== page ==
However, if there is anyone who has earned the benefit of the doubt, it is indeed Alabama. ZeLO still has the Tide as its second-best team (behind Ohio State) and the far and away favorite to win the SEC West. Tennessee is certainly not a touchdown underdog in the eyes of ZeLO. The Volunteers rank seventh and have an outside chance to win the East.

This game should be good, with the Volunteers covering the spread but the Tide winning (60.4%).

No. 8 Oklahoma State @ No. 13 TCU

TCU continues to be one of the surprises of the year, knocking off Kansas on the road in a closely contested game. The Horned Frogs are just one of three teams in the Big 12 who are undefeated in conference play, and this weekend they have a chance to knock off one of the other undefeated teams.

The two teams are currently favored to make it to the Big 12 conference championship game. But Kansas and Texas are close behind, so a win for either team would help get each some separation and eliminate a formidable rival. 

Currently, TCU is favored in a toss-up game, with the Horned Frogs having a 57.3% chance of beating the Cowboys. The difference between the two squads is essentially TCU’s home-field advantage. This should be a good one. 

No. 15 NC State @ No. 18 Syracuse

North Carolina State at Syracuse is a game we have all circled on our calendars since the season opener. But all jokes aside, this is a significant game for the ACC Atlantic. Syracuse and Clemson are the two remaining unbeaten teams in the Atlantic division and the conference.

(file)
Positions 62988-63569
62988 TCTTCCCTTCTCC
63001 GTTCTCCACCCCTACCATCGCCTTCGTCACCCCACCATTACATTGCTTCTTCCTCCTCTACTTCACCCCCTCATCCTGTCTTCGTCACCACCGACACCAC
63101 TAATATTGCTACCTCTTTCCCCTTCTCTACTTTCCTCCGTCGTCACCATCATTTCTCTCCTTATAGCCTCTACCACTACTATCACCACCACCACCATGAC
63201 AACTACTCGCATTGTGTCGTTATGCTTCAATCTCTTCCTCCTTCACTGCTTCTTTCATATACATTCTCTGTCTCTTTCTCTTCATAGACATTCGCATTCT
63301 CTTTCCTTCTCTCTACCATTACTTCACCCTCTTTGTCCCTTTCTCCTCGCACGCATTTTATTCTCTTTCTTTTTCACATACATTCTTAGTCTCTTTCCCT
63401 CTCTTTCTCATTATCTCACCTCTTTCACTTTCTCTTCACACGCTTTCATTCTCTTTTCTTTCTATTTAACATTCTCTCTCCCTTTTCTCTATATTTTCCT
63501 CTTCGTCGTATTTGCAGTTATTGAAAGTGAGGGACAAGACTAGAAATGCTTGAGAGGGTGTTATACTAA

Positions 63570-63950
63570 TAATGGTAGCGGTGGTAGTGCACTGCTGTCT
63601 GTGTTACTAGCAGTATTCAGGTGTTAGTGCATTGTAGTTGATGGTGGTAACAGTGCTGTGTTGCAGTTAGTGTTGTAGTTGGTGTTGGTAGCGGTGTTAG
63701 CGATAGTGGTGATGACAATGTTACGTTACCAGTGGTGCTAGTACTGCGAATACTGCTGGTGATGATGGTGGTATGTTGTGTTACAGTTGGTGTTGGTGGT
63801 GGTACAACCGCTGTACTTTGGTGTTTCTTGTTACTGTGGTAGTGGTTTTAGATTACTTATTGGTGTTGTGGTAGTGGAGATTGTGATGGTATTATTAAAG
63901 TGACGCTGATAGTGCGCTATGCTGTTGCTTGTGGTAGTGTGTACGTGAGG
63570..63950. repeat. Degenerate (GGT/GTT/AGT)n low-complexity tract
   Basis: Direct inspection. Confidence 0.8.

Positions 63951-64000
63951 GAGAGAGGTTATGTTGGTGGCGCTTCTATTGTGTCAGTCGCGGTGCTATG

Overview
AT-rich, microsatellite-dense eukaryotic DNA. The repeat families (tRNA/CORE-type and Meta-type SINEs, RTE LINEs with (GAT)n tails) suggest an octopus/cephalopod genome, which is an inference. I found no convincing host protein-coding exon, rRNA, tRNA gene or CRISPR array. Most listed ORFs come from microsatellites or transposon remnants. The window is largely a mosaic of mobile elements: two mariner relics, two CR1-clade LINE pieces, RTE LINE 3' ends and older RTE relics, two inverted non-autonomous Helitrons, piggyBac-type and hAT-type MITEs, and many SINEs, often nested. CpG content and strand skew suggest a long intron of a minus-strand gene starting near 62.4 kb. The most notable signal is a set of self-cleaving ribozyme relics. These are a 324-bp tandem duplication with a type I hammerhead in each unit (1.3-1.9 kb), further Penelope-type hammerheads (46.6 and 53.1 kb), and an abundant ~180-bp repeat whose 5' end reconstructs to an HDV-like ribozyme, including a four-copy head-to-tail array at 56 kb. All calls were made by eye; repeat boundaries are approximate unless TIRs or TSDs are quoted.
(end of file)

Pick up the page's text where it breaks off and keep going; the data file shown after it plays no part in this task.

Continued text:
With a win, Syracuse can keep pace with Clemson, whom they play next week. It feels crazy to say, but a win would give the Orange a legitimate shot to win the division. 

A loss would be disastrous for the Wolfpack. Should North Carolina State lose, they will have very little chance of winning the Atlantic (though their chances are already low).

No. 7 USC @ No. 20 Utah

After Utah took a loss to UCLA, this game did lose a bit of its luster, but this should still be a thrilling showdown. Utah is all but eliminated from the CFP; as a two-loss team with a low chance of winning their Conference, they have little to offer. The only thing they can really do is play spoiler to USC’s aspirations of remaining undefeated. 

It might be weird, but Utah is still favored to win this matchup. I think it is mainly because of ZeLOs pre-season projections, but we shall see. 

Stanford @ Notre Dame

As I wrote at the top of the article, Notre Dame is heavily favored to beat Stanford (74.6%).

Stanford is a weak team, with their offense ranking 88th, their defense 118th, and their overall ranking is 115th. For the 54th-ranked Irish, this should be an easy contest. After Notre Dame beat BYU and UNC in back-to-back weeks, ZeLO has had some of its faith restored in Notre Dame. Not all, but some. 

Contact Tom Zwiller at tzwiller@hcc-nd.edu.

The views in this Sports Authority are those of the author and not necessarily those of The Observer.